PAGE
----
After the run, the trio clear the museum, whilst Danilla gives Ilya his remaining money to purchase passports and tickets to Chicago. Upon Viktor's insistence they also take a Russian M1910 Maxim exponent. Belkin refuses to let Danila off, although it is revealed that Kostya's murder was unintentional, as he only wanted him sacked, however his stunt in the school now threatens his whole operation with Mennis. Belkin's thugs, reviewing the TV recording, first raid the museum, but arrive too late, issue orders to his contacts in the police to intercept the car, but Ilya's documents do not rouse any suspicion, when stopped by the traffic patrol. Danilla however decides to pass time with Saltykova, inadvertently bringing Viktor with him. Whilst Viktor tells Irina about this opinion on Russian pop music, Belkin's thugs find the stolen Volvo in a parking lot in front of the Kotelnicheskaya building. Saltykova's chauffeur Boris calls Danila and warns him, and the Bagrov brothers first ambush the mobsters and then lead them on a daring chase through central Moscow, into a closed ally, where Viktor makes a quick work of the cars with his Maxim gun. News of Bagrov's success enrages not only Belkin, but also his "partners" who begin having doubts in the security of their operation. Powerless, Belkin is forced to alert the Ukrainian mafia in Chicago, in case his thugs fail to intercept him in Moscow.

To avoid capture, the brothers fly to America separately, and Viktor passes by Belkin's thugs without any suspicion in Moscow, and the Ukrainian thugs in Chicago. Danila instead lands in New York City where he travels to the Russian Jewish Brighton Beach community. There he buys a cheap beat-up car to travel to Chicago by road, but it breaks down just outside Pennsylvania. Stranded he is saved when a trucker Ben Johnson (Ray Toler) picks him up. Despite Danila's limited English, the two become close friends and on his way to Chicago, Ben shows Danila much about American life. Upon their arrival in Chicago, Ben offers Danila to pick up a prostitute, however the bald Marylin, turns out to be a Russian Dasha (Darya Urgens Lesnikova). Though not interested in sex, he gives her some money, but the charity is quickly snatched up by her Black American pimp.

Back in Moscow, Belkin is still determined to catch Danila, however a background check revealed the bald man accompanying him (i.e. Viktor) is a professional assassin Tatarin and that he was on board the flight to Chicago. Paranoid, Belkin warns Manis and re-alerts the Ukrainian mafia in Chicago to find him. Simultaneously he dismisses his thug's suggestion to raid Saltykova, due to her fame, but instead commissions them to wire her phone. Foreseeing this, upon departure Danila created an alibi that he was travelling out of town for a few days and keeps deceiving Irina, and thus Belkin throughout the film.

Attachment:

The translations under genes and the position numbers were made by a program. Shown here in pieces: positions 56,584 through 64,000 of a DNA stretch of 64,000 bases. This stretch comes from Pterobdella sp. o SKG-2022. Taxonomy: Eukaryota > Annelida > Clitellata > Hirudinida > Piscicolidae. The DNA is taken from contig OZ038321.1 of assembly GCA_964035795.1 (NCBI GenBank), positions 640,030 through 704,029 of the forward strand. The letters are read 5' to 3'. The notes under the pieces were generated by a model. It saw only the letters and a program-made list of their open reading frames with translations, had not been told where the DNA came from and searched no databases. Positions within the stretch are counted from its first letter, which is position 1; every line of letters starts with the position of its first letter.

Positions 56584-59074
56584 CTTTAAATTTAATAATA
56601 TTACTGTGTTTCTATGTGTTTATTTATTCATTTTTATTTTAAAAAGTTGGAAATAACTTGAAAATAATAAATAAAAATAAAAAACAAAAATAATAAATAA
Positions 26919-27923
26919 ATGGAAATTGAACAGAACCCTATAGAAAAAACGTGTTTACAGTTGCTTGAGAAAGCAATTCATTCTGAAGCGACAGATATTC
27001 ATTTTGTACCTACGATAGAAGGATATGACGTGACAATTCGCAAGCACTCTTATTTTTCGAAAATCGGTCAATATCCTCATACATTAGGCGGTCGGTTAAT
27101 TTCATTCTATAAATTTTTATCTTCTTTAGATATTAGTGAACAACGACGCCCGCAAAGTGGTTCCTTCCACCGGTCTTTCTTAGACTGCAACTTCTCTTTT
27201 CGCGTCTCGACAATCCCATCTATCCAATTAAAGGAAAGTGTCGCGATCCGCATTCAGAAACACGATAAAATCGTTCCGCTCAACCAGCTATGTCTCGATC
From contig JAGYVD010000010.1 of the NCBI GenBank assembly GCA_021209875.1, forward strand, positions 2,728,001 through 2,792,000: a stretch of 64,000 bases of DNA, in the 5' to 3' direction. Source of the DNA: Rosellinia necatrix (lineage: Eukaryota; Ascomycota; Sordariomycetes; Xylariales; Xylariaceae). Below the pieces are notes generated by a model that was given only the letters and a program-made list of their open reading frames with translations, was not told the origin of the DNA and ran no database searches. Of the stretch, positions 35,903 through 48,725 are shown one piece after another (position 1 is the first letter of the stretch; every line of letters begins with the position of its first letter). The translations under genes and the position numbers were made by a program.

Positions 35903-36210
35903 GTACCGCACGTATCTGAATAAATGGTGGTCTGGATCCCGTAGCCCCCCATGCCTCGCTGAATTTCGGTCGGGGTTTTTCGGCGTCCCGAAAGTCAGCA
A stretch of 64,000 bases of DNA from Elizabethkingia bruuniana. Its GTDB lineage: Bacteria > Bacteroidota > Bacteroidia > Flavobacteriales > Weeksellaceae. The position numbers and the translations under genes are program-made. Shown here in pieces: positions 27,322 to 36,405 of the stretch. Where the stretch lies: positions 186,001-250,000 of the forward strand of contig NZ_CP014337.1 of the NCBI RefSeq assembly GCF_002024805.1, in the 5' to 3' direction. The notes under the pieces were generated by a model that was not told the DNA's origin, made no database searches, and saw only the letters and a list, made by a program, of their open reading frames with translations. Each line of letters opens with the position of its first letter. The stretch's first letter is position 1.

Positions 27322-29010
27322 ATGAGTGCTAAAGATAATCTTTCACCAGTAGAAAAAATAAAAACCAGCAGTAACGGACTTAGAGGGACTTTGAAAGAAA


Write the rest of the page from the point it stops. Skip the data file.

Viktor meanwhile arrives in the Ukrainian diaspora district in Chicago quickly begins to spend his money wisely (and gaining more by beating up a police officer), enjoying the American lifestyle, making tours of the city dressed as Al Capone. Danila sticks to the mission, and first attempts to meet up with Dmitry Gromov, but is unable to catch him. Nor are his attempts to rendezvous with Viktor successful as Viktor is too much enjoying his life. Badly needing a translator he decides to find Dasha and travels to the Black neighbourhood. Just before he can run away with her, he is savagely beaten by Dasha's pimp's henchmen. The Police let him go on the basis of recognizance and he gets revenge by tricking the same group who beat him up into selling him weapons, which he steals by subterfuge. Afterwards Dasha's pimp attempts to get even with her but is in turn killed by Danila, leaving Dasha no choice but to go with him.

Finally Viktor and Danila meet up and the three enjoy an evening camp fire on the beach of Lake Michigan where they share their experiences and attitude towards American society. Dasha tells her story of how she came in the early 1990s as an exchange student, worked in escort service in New York before finally degrading into a street hooker. Viktor on the other hand is much too impressed with the power of money that drives America. Danila instead shows his patriotism, first offers Dasha to come back home with them, replying to her "what will I do there?" with the "What have you achieved here?" inferring to her social status. As for Viktor, Danila reminds him there are things that money can't buy. The philosophical discussion is broken by a homeless black man, who stumbles across them and is insulted when Danila called him a negr (not knowing that the word is an insult English). While waiting for fight to come, Dasha replies that she believes that the primal nature of black people drive fear into the white, which makes them ultimately stronger. However Danila's warning shot into the sand quickly forces the attackers to run.